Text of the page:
Tim Yeung is a Partner with the law firm of Sloan Sakai Yeung & Wong LLP in Sacramento, California. He exclusively practices labor and employment law, with a particular focus on the public sector.
About Sloan Sakai Yeung & Wong LLPSloan Sakai Yeung & Wong LLP provides legal representation for cities, counties, school districts, universities, special districts, state agencies, and non-profit organizations in all areas of labor, employment, and general government law. Visit our website at sloansakai.com or call us at: 916.258.8800.
- Governor Signs AB 237: Mandates Continuation of Health Insurance for Striking Employees
- Board To Consider Changes To Expedited Case Processing Regulation
- Governor Signs SB 270: Authorizes Monetary Penalties for Violation of PECC
- Proposed Initiative Would Bar Public Sector Collective Bargaining
- PERB Cases Pending in the Courts of Appeal
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Author Archives: Tim Yeung
Comments: As I previously wrote, most public employers have rules that an employee needs to be on some form of paid status for a certain number of days in a month to receive the employer’s contribution towards any health insurance … Continue reading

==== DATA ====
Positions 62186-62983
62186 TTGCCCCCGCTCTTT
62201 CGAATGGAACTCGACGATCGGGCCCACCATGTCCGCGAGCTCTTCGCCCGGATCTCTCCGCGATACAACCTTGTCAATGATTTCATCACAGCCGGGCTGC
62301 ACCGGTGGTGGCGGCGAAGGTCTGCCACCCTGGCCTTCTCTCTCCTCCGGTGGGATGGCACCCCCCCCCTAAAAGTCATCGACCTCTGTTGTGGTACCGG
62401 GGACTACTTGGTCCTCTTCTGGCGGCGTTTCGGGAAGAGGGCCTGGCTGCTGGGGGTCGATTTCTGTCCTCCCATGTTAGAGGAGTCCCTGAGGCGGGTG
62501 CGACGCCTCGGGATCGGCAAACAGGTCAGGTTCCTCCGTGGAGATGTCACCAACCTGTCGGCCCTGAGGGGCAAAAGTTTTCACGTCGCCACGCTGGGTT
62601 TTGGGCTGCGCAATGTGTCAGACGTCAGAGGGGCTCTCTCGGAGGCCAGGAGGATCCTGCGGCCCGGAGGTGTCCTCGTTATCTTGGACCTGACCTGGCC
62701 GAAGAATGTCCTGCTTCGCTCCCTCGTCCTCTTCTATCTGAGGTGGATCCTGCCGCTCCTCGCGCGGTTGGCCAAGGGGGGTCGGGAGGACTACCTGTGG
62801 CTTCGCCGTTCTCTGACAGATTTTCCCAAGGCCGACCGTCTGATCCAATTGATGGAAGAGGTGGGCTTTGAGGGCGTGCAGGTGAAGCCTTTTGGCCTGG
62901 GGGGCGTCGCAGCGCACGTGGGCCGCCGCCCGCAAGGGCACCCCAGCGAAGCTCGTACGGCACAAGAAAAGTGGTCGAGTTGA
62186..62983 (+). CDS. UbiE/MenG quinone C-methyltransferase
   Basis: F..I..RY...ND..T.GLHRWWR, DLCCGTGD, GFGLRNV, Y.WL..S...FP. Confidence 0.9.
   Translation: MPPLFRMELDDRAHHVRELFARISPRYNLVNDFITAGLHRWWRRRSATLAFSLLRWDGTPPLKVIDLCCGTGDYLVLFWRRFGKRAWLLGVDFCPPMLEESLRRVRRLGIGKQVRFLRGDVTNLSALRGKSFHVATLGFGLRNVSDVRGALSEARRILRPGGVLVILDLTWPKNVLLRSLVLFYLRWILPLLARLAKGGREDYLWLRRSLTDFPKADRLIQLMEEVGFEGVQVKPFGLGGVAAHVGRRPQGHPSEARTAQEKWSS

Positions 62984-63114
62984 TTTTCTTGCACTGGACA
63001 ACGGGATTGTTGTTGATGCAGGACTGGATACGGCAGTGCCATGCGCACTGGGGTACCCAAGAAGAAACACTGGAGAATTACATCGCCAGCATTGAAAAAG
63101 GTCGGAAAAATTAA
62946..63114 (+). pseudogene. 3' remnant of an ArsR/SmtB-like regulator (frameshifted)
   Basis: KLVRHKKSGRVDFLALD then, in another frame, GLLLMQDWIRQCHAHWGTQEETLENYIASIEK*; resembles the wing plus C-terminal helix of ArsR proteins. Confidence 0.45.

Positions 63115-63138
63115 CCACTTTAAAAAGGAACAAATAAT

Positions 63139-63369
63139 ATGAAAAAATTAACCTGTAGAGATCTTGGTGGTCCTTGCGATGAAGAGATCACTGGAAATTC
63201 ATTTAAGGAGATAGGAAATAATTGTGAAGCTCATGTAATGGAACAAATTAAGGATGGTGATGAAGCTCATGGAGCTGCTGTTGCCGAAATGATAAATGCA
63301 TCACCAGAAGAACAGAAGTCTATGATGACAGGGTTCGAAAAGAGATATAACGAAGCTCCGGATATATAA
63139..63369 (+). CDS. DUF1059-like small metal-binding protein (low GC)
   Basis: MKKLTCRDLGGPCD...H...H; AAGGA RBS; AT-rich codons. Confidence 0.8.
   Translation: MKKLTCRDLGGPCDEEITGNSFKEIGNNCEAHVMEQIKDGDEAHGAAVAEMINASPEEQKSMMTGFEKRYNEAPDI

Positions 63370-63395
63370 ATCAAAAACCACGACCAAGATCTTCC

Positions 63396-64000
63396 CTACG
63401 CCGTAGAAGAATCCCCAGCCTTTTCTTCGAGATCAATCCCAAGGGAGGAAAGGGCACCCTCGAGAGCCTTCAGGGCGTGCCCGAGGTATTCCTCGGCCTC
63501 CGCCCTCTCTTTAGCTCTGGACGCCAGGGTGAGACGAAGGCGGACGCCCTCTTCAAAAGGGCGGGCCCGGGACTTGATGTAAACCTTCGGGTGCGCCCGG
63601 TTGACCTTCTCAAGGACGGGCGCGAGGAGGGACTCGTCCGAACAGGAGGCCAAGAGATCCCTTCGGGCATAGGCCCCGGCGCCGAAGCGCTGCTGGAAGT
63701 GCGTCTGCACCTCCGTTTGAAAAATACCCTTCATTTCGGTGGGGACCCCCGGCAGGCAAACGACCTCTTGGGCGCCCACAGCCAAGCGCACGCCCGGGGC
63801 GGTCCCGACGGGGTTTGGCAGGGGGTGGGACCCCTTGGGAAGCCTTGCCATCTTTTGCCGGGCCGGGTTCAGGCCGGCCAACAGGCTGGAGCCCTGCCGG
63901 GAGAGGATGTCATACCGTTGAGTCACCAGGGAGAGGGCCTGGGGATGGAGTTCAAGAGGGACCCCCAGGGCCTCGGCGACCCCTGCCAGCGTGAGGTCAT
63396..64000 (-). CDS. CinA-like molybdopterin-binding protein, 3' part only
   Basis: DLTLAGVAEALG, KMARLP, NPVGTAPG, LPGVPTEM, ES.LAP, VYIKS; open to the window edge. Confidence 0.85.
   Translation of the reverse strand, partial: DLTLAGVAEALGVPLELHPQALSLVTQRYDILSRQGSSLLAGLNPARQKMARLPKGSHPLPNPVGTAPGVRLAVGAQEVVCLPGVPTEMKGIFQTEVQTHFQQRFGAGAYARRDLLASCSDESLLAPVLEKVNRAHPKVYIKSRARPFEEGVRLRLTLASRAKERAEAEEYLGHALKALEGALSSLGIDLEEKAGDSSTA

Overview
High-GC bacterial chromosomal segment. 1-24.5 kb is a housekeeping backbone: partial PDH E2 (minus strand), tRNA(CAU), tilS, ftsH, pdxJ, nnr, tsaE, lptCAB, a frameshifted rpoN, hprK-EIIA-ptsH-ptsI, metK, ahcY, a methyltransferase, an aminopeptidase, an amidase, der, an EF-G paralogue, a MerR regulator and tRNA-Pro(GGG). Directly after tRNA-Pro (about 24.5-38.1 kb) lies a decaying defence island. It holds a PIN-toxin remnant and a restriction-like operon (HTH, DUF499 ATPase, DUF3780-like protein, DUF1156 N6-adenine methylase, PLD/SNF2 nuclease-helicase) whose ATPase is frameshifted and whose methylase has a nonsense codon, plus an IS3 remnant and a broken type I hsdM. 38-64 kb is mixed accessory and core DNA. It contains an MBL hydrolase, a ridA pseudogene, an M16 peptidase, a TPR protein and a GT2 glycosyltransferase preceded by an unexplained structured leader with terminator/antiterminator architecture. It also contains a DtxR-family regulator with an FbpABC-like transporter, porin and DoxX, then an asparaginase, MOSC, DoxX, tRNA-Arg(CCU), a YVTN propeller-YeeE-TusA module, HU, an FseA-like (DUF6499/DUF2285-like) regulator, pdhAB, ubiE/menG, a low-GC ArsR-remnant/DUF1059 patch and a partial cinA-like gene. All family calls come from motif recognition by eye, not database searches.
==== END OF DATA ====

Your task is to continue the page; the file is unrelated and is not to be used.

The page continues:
The Board will discuss proposed revisions to PERB regulation 32147, related to expedited cases, at its October 14, 2021, Board meeting. The text of the proposed draft is available here. PERB is inviting members of the public to comment during … Continue reading
On September 27, 2021, Governor Newsom signed SB 270 which provides for monetary penalties for certain violations of the Public Employee Communications Chapter (PECC) (Gov. Code §3555 et. seq.). Under the PECC, public employers must provide a union with the … Continue reading
Tim Draper, a venture capitalist, has submitted a ballot initiative that would prohibit collective bargaining for public sector employees in California. Specifically, the initiative would amend the California Constitution to provide that: Notwithstanding any other provision of law, neither the … Continue reading
In November 2019, I created a list of all the PERB decisions being challenged in the courts of appeal. Back then there were 17 cases on appeal. Today there are 13 cases on appeal. In my opinion, the fewer cases … Continue reading